Modeling Ecological Processes across Scales

The issue of scaling impinges on every aspect of landscape ecology and much of ecology in general. Consequently, the topic has invited a vast commentary. One result of scaling research is so-called scaling laws that describe how observations scale (e.g., as power laws). Importantly, such scaling rul... Ausführliche Beschreibung

1. Person: Urban, Dean L.
Quelle: in Ecology : a publication of the Ecological Society of America Vol. 86, No. 8 (2005), p. 1996-2006
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Format: Online-Artikel
Sprache: English
Veröffentlicht: 2005
Beschreibung: Online-Ressource
Schlagworte: research-article
Aggregation
Graph Theory
Hierarchy
Landscape Pattern
Metapopulation
Markov Model
Scale
Spatial Heterogeneity
Succession
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Anmerkung: Copyright: Copyright 2005 Ecological Society of America
Zusammenfassung: The issue of scaling impinges on every aspect of landscape ecology and much of ecology in general. Consequently, the topic has invited a vast commentary. One result of scaling research is so-called scaling laws that describe how observations scale (e.g., as power laws). Importantly, such scaling rules seldom derive from a process-based understanding of why they emerge. Alternatively, the task of scaling is often addressed via simulation models. This is a scaling operation about which we are somewhat less confident, although recent advances in computing power and computational statistics provide for some promising new solutions. Here, I focus on methods for scaling simulations developed at fine grain and small extent, to their implications over much larger extent. The intent in scaling is to simplify the model while retaining those details essential for larger-scale applications. This approach should lead to scaling rules that are well founded in fine-scale ecological process and yet useful for making predictions at the larger scales of management and environmental policy.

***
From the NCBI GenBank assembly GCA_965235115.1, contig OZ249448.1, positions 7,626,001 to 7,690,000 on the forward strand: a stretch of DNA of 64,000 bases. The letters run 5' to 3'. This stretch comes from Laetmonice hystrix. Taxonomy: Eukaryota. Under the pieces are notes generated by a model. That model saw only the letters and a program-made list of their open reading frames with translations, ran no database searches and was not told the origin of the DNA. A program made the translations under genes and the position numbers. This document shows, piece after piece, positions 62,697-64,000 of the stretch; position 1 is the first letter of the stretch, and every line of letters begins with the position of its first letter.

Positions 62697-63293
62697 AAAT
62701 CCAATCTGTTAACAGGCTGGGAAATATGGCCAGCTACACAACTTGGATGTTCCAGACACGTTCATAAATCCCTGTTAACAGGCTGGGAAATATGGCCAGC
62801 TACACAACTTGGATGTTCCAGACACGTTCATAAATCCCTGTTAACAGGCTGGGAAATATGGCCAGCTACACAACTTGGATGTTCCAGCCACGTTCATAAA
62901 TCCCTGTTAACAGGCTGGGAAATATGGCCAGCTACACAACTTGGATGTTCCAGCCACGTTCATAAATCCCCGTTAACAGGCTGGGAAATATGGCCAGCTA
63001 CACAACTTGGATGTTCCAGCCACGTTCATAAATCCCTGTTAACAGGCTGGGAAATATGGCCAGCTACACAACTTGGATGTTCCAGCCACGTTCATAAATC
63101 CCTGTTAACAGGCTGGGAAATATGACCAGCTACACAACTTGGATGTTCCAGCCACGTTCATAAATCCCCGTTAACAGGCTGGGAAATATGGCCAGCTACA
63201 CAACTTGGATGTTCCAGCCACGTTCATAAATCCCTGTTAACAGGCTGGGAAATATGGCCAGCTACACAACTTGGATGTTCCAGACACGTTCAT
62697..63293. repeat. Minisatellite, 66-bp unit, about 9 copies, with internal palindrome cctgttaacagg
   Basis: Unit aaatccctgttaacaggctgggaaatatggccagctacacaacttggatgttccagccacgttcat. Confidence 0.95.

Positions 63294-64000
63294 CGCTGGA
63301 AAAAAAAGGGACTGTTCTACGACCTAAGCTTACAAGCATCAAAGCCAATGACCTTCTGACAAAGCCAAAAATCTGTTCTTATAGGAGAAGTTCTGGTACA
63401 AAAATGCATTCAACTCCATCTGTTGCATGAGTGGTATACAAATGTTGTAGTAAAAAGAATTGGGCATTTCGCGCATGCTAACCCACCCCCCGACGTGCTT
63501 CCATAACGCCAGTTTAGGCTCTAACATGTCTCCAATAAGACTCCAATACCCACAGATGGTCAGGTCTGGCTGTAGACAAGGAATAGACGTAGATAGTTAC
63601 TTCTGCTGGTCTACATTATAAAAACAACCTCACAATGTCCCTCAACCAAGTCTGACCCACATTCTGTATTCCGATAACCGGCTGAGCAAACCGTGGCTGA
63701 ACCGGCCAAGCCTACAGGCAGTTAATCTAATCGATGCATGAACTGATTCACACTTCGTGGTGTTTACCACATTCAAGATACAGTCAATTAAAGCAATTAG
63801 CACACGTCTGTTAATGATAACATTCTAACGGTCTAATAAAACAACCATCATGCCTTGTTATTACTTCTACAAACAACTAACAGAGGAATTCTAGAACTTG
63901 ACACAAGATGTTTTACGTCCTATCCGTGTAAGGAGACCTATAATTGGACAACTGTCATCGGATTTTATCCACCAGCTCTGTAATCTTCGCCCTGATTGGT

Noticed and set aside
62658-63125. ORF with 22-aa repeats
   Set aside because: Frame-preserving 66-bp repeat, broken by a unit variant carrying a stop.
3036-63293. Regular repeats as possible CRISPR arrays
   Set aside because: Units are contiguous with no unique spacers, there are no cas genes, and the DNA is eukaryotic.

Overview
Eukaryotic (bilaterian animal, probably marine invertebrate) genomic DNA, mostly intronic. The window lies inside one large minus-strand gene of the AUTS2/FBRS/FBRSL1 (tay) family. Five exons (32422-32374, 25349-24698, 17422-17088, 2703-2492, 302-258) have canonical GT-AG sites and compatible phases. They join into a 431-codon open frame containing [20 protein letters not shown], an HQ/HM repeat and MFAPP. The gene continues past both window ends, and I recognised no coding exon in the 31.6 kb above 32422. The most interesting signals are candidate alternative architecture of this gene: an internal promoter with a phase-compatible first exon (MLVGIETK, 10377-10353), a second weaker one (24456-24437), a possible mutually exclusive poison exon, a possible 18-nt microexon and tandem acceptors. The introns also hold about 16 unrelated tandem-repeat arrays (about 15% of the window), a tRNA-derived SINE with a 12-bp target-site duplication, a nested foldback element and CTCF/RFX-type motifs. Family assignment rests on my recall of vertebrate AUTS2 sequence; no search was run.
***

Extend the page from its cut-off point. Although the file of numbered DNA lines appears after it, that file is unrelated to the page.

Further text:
ISSN: 1939-9170

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